Modern engines have become not only more powerful in recent years, but also quite more complicated. As such, the need for in-depth, accurate knowledge has grown considerably.
And while engine tuning has always been considered an "art" by many, all engines truly need — to reach their true performance potential — is a balanced combination of air, fuel, and timing. As simple as that.
But "simple" does not mean "easy," and that's where Engine Management: Advanced Tuning comes in.
This how-to guide takes engine tuning techniques to a higher level, and is required reading for tuners and calibrators, or anyone who wants to extract the most horsepower out of their fuel-injected or electronically-controled engine.
The book features practical tuning examples that will help advanced readers use this new information to common engine calibration situations.
Author Greg Banish is a mechanical engineering graduate of GMI Engineering and Management Institute who works as an OEM calibrator by day and professional engine tuner in his spare time. He owns a performance shop outside of Detroit.
Book Excerpt: Engine Management: Advanced Tuning
So far, the focus of the book has been naturally aspirated engine calibration. Although forced induction has been occasionally mentioned, it deserves some more focused attention.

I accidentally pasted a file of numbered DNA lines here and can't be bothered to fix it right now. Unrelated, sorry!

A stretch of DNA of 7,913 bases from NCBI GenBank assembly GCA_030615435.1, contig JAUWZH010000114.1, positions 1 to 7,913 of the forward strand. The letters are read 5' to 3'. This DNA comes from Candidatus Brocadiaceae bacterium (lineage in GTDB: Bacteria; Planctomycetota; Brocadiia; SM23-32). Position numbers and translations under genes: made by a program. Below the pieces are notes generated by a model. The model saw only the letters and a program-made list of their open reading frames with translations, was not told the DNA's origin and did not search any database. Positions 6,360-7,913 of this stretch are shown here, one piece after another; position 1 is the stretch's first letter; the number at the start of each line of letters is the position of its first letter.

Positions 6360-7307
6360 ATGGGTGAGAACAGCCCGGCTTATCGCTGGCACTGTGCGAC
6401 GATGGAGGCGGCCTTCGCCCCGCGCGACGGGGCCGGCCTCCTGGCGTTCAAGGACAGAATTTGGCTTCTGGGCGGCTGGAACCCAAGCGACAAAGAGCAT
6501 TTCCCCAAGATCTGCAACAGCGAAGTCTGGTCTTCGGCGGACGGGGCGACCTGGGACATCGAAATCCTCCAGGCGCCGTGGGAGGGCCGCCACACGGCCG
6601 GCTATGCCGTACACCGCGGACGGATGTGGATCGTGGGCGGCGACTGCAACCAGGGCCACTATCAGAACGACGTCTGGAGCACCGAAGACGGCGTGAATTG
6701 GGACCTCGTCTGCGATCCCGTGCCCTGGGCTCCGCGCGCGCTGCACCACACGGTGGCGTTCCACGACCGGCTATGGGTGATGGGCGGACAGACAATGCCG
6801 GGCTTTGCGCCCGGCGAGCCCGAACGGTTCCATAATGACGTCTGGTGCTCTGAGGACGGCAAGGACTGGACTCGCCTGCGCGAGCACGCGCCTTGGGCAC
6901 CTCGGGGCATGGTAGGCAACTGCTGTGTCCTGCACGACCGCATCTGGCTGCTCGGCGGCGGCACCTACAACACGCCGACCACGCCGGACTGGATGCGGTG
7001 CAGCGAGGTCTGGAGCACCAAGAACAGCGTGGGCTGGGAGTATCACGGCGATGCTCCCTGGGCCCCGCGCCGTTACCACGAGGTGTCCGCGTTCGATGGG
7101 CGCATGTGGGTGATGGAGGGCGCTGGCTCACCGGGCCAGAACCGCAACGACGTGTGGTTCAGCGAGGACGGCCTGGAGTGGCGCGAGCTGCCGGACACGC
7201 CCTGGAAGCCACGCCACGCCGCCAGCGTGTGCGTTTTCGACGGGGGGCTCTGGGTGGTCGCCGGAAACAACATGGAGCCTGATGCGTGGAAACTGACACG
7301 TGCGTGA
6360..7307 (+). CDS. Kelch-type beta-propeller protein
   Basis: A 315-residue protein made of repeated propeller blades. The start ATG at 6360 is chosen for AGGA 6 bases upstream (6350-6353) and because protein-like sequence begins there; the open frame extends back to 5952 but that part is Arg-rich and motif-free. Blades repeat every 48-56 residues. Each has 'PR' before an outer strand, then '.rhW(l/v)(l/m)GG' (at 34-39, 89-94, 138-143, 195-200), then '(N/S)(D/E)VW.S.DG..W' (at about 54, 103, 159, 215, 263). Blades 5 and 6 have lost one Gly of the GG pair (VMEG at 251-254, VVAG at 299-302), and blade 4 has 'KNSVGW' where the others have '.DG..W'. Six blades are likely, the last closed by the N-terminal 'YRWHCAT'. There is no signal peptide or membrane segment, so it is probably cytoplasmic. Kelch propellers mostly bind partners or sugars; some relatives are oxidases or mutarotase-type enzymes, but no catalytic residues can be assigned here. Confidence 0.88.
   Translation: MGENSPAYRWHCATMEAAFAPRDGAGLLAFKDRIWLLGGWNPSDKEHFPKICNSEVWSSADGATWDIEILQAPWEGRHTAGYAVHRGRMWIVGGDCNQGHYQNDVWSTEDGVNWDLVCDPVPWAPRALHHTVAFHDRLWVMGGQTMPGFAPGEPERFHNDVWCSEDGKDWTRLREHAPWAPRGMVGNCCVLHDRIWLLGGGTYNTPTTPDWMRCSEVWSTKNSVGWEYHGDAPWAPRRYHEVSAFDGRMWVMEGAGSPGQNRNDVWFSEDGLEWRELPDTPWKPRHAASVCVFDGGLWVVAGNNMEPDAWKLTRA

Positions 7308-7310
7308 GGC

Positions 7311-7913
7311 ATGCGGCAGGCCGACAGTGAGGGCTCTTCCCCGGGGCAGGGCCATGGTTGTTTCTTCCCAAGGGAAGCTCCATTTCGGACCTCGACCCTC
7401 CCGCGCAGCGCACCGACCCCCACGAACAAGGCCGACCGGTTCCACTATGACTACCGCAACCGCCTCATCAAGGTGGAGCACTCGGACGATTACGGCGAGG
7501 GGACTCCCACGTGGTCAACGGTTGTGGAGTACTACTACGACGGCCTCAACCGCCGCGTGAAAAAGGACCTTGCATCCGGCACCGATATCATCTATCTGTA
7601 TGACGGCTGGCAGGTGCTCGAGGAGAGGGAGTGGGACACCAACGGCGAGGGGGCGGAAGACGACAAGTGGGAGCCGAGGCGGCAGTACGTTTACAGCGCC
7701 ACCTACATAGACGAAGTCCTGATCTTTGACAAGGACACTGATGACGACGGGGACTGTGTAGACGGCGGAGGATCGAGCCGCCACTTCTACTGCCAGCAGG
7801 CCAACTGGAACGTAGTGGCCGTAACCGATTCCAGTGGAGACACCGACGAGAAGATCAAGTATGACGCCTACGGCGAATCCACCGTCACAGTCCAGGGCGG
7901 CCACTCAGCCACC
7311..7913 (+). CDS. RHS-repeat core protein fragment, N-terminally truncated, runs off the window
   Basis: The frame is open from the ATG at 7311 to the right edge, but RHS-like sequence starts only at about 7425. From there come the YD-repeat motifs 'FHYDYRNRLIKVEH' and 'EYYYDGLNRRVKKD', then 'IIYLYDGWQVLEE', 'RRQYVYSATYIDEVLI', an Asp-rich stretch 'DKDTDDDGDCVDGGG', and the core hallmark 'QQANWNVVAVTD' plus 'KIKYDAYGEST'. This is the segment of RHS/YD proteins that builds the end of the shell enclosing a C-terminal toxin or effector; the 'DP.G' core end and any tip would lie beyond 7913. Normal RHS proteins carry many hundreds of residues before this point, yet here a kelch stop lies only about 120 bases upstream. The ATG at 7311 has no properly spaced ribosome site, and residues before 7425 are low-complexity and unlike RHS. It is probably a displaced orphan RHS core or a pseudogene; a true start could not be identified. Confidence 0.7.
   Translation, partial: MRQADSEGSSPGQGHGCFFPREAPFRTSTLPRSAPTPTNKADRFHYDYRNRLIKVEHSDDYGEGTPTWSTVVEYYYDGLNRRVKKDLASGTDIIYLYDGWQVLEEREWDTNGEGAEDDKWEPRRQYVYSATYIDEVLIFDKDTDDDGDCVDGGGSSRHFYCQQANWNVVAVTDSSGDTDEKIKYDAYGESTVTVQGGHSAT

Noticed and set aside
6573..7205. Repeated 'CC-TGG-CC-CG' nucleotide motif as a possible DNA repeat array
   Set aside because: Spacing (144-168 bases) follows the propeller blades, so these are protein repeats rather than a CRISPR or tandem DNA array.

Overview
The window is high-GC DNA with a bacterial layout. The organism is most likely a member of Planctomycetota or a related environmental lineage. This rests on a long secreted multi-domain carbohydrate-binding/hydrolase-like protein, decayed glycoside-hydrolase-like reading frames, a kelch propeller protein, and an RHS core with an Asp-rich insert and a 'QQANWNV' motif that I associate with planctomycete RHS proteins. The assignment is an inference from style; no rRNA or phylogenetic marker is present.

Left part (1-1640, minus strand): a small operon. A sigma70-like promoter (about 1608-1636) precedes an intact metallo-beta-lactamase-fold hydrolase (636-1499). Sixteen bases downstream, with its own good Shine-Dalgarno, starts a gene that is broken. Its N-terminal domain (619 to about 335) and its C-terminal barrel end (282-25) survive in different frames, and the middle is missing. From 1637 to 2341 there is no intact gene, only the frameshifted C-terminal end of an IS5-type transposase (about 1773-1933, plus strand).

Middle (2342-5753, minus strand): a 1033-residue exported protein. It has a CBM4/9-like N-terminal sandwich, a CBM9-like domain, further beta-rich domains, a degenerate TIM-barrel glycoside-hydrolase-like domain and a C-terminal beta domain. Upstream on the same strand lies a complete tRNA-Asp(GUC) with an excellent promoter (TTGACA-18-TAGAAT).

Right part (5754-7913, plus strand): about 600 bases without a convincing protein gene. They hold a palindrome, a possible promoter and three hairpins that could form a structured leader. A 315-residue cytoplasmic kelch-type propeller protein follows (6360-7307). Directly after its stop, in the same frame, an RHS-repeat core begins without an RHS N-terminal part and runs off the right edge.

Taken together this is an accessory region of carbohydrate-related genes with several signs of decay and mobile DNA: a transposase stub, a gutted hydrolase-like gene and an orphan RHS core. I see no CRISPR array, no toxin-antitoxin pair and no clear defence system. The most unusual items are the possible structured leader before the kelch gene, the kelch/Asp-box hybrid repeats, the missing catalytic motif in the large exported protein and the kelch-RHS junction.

The aftermarket performance industry is flush with ways to add power to an engine. Few of these methods come close to the potential that forced induction offers for power increases.
Many OEM vehicles are built with superchargers or turbochargers from the factory, which often leaves the door open for the enthusiast to simply increase the pressure ratio in the search for power.
At the end of the day, the concerns are the same. Any time more compression happens to a gas, its temperature rises by some amount. How much temperature increase comes along with the compression is a direct result of the amount of compression happening and the efficiency with which it is being done. Not all compression methods are created equal.
It is important not to confuse manifold pressure with cylinder pressure. The two are linked, but the relationship between them is unique for each engine combination.
Cylinder pressure is the primary deciding factor when considering how much less timing is needed under boost compared to the same engine under atmospheric conditions. Looking at load instead of boost gives a better representation of what the engine wants. Increases in airflow cause load shifts, not boost.
Boost is just a measure of restriction between the engine and compressor. If exhaust backpressure or camshaft design is changed to increase flow, boost may actually decrease (without a change in drive/pulley ratio) while airflow and load increase.
This condition may require a reduction in timing to prevent knock at the higher load even though boost has been reduced. The only way to know for sure is to test under load.
As mentioned before, extra fueling is used to improve combustion stability and reduce temperatures under high load. The increase in available airflow may also require revision to acceleration enrichment requirements to accommodate the higher instantaneous increases in airflow on tip-in.
Supercharged engines should still be able to operate normally at low and mid-load. The addition of forced induction alone does not require that the engine always be operated rich.
Subject: Transportation: Automotive: Performance: Engine Management Advanced Tuning. ISBN-10: 1932494421 | ISBN-13: 9781932494426 | CarTech SA135